SEOUL, Nov 24 (Reuters) - South Korea's President Yoon Suk-yeol pledged on Thursday to step up efforts to boost weapons exports and secure cutting-edge defence technologies as he aims to build the country's weapons industry into the world's fourth-largest arms exporter. Yoon hosted a meeting on promoting defence exports for the first time since taking office in May, designed to explore ways to shift the mainstay of the industry to exports from domestic supplies. "The defence industry is a new future growth engine and the pivot of the high-tech industry," Yoon told the meeting held at Korea Aerospace Industries Ltd (047810.KS), South Korea's sole warplane developer located in the southeastern city of Sacheon. In August, Yoon unveiled a goal of nurturing the country's defence industry into the world's fourth-largest, after the United States, Russia and France. "Some say that there might be a vacuum in our military force due to defence exports as part of their political offensive, but the government will maintain thorough military readiness posture while actively supporting those exports," Yoon said.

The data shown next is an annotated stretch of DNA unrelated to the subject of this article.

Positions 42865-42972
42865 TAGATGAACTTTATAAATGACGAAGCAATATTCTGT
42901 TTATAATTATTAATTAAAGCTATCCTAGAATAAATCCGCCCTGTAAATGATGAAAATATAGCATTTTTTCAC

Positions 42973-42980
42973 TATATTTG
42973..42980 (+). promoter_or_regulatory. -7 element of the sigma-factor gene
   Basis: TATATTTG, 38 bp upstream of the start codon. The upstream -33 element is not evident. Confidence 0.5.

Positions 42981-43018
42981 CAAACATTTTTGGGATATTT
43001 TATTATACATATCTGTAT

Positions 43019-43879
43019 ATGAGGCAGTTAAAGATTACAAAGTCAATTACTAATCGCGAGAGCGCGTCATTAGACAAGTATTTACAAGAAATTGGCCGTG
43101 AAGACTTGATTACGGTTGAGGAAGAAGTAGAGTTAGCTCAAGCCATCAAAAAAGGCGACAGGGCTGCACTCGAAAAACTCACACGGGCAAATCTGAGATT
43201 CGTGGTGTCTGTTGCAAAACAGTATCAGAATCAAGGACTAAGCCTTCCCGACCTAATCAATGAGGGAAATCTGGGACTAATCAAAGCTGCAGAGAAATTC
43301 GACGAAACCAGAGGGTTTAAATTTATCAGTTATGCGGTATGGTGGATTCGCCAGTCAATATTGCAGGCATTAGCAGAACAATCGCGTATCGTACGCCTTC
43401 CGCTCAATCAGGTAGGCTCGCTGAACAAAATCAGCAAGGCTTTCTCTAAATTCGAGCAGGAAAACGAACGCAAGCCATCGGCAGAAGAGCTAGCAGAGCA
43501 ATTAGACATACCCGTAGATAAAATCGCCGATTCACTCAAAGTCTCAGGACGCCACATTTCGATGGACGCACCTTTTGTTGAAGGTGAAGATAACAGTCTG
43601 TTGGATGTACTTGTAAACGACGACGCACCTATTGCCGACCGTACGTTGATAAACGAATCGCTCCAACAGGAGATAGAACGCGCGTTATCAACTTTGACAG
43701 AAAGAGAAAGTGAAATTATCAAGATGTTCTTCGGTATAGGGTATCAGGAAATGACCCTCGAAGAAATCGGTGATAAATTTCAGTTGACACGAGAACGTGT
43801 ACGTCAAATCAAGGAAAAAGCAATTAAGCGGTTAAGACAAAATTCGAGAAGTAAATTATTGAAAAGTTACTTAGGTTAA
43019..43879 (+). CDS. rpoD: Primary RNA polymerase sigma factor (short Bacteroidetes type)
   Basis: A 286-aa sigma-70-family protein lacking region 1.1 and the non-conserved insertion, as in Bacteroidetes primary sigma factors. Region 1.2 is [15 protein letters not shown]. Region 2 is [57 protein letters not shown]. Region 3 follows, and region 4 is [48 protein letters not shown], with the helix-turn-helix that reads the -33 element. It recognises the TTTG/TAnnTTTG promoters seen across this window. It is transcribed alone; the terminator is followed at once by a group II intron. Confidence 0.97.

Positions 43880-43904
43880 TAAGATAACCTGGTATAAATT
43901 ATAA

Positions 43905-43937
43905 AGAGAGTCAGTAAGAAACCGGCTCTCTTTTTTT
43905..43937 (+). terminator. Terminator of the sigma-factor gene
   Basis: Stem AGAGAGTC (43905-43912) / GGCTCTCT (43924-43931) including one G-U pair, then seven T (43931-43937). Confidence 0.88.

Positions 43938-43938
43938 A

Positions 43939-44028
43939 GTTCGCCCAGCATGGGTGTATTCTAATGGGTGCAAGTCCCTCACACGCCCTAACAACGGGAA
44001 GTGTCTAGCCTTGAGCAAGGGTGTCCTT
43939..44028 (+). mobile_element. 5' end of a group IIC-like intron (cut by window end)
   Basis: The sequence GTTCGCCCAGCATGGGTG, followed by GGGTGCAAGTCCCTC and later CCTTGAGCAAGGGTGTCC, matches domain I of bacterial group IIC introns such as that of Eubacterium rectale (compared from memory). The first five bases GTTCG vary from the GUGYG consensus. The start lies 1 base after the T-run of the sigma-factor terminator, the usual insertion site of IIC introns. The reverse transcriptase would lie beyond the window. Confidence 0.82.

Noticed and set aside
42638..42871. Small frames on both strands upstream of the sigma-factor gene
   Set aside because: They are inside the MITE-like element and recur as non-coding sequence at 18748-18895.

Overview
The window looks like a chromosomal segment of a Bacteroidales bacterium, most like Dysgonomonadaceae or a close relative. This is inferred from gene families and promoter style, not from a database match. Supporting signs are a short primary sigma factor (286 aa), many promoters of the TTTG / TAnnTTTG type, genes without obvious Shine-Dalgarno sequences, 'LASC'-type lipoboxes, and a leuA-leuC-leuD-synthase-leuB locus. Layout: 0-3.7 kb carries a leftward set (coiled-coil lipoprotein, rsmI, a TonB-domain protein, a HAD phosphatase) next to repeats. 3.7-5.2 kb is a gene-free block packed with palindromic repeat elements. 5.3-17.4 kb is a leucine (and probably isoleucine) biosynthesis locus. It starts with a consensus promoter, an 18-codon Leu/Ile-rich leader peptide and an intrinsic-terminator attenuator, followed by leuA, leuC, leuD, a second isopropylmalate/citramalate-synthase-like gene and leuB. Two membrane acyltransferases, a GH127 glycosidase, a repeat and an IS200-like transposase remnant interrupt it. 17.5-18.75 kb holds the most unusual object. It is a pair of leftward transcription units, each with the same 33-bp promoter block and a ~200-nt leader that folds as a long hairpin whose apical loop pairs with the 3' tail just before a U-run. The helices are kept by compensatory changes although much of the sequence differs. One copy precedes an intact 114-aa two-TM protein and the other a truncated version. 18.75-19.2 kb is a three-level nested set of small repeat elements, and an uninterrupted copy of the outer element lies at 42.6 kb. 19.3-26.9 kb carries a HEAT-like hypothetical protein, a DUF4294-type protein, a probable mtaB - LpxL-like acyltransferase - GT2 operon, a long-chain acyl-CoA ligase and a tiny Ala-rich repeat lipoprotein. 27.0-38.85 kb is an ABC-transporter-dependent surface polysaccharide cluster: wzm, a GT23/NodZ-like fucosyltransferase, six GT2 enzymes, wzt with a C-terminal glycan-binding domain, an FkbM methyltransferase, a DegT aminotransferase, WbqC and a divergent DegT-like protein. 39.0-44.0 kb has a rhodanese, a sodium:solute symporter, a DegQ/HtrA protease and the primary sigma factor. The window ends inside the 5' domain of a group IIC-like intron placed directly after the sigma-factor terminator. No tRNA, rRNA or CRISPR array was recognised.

Land Minister Won Hee-ryong said that the government would consider deploying military trucks to areas needed for urgent transport. The Korea Oil Station Association is asking gas station owners to secure enough inventory ahead of the strike, an association official said on Wednesday. "We learned some lessons from the last strike," said the official, who declined to be named because of the sensitivity of the issue. The transport ministry had said some 7,000 people participated in the June strike, while the union said more than 22,000 took part. The Korea International Trade Association, a shippers' body, said on Wednesday that it has created a task force to handle any disruptions and minimise trade damage.